Reading, resolutions and "research"

"Please don't bother me right now, I'm reading about railcar loading trends for 1842, the year of the great hog debacle.  I think I can see parallels between that and the current coal environment."  Ever run into a value investor like that?  Head so deep in a history book that everything current is just a repeat of the past?  Reading is to value investing as ice skates are to hockey.

Reading is so embedded in the value investing mantra that I've seen debates break out over who reads the more.  One of Warren Buffett's protege investors was mis-quoted in an interview saying he read 500 pages a day.  Soon message boards were full of posts positing that if Buffett deputies read 500 pages a day then that must be the path to success.  It wasn't long before legions of investors were burned out trying to plow through the equivalent of a Stephen King novel a day, seven days a week barely giving themselves time to eat or use the restroom, let alone think about what they were reading!  Eventually said deputy clarified that they only read 500 pages a week, but the damage had been done.

This is the time of the year when investors are making resolutions "I'll research more before making the next investment." "I won't sell as quickly" "I'll be more patient" "I won't chase story stock" etc.  One resolution many will make is they want to read more and deepen the research before investing.

By nature I'm a goal type of person, I'm first born, and driven (often go together), and like to accomplish things, even fabricated goals.  For years I'd set new year gold.  I'd build little systems to hit my goals and once I accomplished them I'd fall off my system for the rest of the year leaving the goal just a memory.  The goals were nice milestones, but at each goal I either realized it wasn't worth pursing the activity further, or I was discontent and set another goal further afield.

As I've knocked down goal after goal and grown older I've realized there's a better way.  Instead of setting fixed goals each year I now strive to build sustainable systems.  For example, a few years ago I set a weekly goal of running a certain number of miles.  I found myself in two situations, I'd run 80% of the miles the first three days of the week and then I'd slack off and do an easy run on Friday to make my goal.  Or I'd be busy Mon-Wed and Thursday and Friday would run too much putting myself at risk for injury trying to reach the weekly goal.  The better way is to say that I plan on exercising three to four days a week.  Since I'm not holding myself to an arbitrary number I can be satisfied if I get outside a consistent number of days.  The beauty of this system is that it's sustainable, run (or exercise) three days a week.  If I'm tired maybe I'll walk, or in the summer I might swap a run with a bike ride, but regardless I am out exercising, not maintaining a spreadsheet.

I've spoken in the past about building an investing system.  You need to invest in a way that fits your personality.  This is where reading comes into play.  There are many different ways to be a value investor.  Value investing is simply buying something of a measurable value for a substantial discount to that measurable value.  The thing is that to do this you don't need to keep your nose in a book constantly, even if Buffett does.

Have you ever seen someone say the following: "I'm interested in value investing, what should I do?" and the response is to throw a library of value investing books at the person asking a question. "Oh you need to read all of Buffett's letters, plus Security Analysis, plus thirty other books and 10-Ks and 10-Qs and the Farmers Almanac back to 1910 and then you'll be ready to begin.."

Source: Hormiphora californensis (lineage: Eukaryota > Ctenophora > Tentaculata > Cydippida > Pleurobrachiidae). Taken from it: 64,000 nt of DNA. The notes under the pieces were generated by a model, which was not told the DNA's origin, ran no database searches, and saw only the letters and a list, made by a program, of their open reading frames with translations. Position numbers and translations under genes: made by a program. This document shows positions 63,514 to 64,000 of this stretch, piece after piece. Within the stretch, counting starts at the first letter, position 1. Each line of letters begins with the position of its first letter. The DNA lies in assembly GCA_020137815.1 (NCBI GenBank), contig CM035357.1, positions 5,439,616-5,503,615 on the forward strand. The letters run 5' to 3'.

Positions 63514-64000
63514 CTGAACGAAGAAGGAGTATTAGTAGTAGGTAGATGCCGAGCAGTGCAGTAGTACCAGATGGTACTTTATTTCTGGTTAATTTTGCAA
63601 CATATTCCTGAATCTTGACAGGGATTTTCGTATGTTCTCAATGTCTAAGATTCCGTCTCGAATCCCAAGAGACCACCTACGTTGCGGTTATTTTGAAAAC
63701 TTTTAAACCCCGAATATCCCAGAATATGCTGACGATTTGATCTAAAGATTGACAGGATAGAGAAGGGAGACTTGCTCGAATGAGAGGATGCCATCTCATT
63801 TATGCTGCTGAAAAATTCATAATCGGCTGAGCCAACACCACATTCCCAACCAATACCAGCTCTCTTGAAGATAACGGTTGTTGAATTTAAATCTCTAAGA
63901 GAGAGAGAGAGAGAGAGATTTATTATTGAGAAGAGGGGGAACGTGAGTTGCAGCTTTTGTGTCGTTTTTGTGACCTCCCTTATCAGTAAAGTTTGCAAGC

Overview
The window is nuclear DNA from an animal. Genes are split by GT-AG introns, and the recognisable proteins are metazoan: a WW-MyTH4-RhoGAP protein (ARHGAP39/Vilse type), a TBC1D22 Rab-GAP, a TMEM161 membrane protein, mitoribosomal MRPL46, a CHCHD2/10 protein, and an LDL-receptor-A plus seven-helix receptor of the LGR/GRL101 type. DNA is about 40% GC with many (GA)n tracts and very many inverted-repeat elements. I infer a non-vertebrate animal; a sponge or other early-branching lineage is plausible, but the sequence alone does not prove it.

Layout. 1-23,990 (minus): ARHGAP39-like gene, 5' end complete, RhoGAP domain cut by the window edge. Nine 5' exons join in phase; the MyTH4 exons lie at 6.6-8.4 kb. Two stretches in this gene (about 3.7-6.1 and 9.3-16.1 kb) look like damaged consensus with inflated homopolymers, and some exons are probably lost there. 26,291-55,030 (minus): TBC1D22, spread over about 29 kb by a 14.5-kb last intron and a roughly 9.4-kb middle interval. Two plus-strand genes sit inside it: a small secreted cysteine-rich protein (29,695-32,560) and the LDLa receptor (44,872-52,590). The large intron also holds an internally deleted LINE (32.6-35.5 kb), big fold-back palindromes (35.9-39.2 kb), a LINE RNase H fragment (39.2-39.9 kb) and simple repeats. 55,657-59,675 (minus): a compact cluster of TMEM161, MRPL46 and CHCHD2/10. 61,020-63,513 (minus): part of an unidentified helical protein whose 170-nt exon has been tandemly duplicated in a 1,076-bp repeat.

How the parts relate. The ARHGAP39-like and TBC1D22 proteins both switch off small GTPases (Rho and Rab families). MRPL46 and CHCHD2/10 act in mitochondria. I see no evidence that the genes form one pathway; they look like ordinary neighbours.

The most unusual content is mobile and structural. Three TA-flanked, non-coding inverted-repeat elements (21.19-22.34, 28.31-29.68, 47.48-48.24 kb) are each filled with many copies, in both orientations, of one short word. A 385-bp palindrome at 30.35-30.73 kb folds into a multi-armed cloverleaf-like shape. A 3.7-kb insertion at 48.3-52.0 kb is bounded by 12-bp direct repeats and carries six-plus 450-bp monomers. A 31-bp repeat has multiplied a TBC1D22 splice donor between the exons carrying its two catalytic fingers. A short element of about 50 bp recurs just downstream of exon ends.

The approach we use to teach value investing is strange, almost foreign compared to most other things we learned in life.  Consider a sport.  The student is taught a number of basic rules and techniques and then told to practice.  As they practice and improve they are then taught more difficult techniques.  Or what about a pilot?  Piloting a plane is complicated, but a pilot learns the basics first then gets in a plane and practices with a teacher.  Once they know the basics they learn by doing.  Almost any type of learning I can think of follows this same pattern.  Discover the basics, practice, improve, learn more, practice more, improve etc.

Yet in the world of investing we have it backwards.  We tell a beginning student to read expert level books and never dip their toe in the pool until they've mastered the material.  Value investing is no more complicated compared to flying a plane, yet we're treating it like rocket science.

Maybe we do this because investing is a serious business where we're putting our money into something with the potential for a loss.  It's ironic that we hesitate to invest money where a potential for loss exists but where there's also a potential for gain, because most of our money is spent on things that are a 100% loss.  If I spend money on a burger and a beer, I enjoy it for a few minutes and after that the money's gone for good.  Sure, it converts into energy for a bit, but a few hours later I'm hungry again and need to consume more food (money turned into energy).  Same with almost anything else, food, electric for the house, gas for the car and on and on.  Consumers regularly part with the majority of their paycheck, or in some cases more than their paycheck for 'spent' things.  Items that have no potential for gain.  Yet when it comes to investing, where a potential for gain exists people are like deer in the headlights because they might lose money.  It's nothing to walk into a dealer and spend $25k on a car, but save $200 a month..yikes!

One does not need to be a rocket scientist to be a successful investor.  A simple index fund will result in a gain given enough time.  If an investor wishes to explore the value side of the world basic screens are a great start.  Buy 50 stocks trading for 75% of book value and sell when they hit 1.25x, rinse, repeat.  Will this investor buy bad companies, yup, will they own duds, yup, will it work out over time, yup.

In the new year I'd advise you to ditch resolutions to read more (unless you don't read at all, which is unlikely if you're reading this) and instead treat investing like any other activity.  Learn the basics, then practice and improve.  Once the basics have been mastered move into the next level, add more complicated techniques and work on mastering those.  Continue to improve and master each technique before moving to the next.  It's possible you might never advance beyond the basics, but that's alright, master those basics and stay at a level that you're comfortable with.  Investors get into trouble when they venture far from their abilities.  Sometimes you'll need a book or two to cross the chasm between what you know and what you want to do, that's when it's appropriate to shove your nose in a book.  But not before you're at that chasm.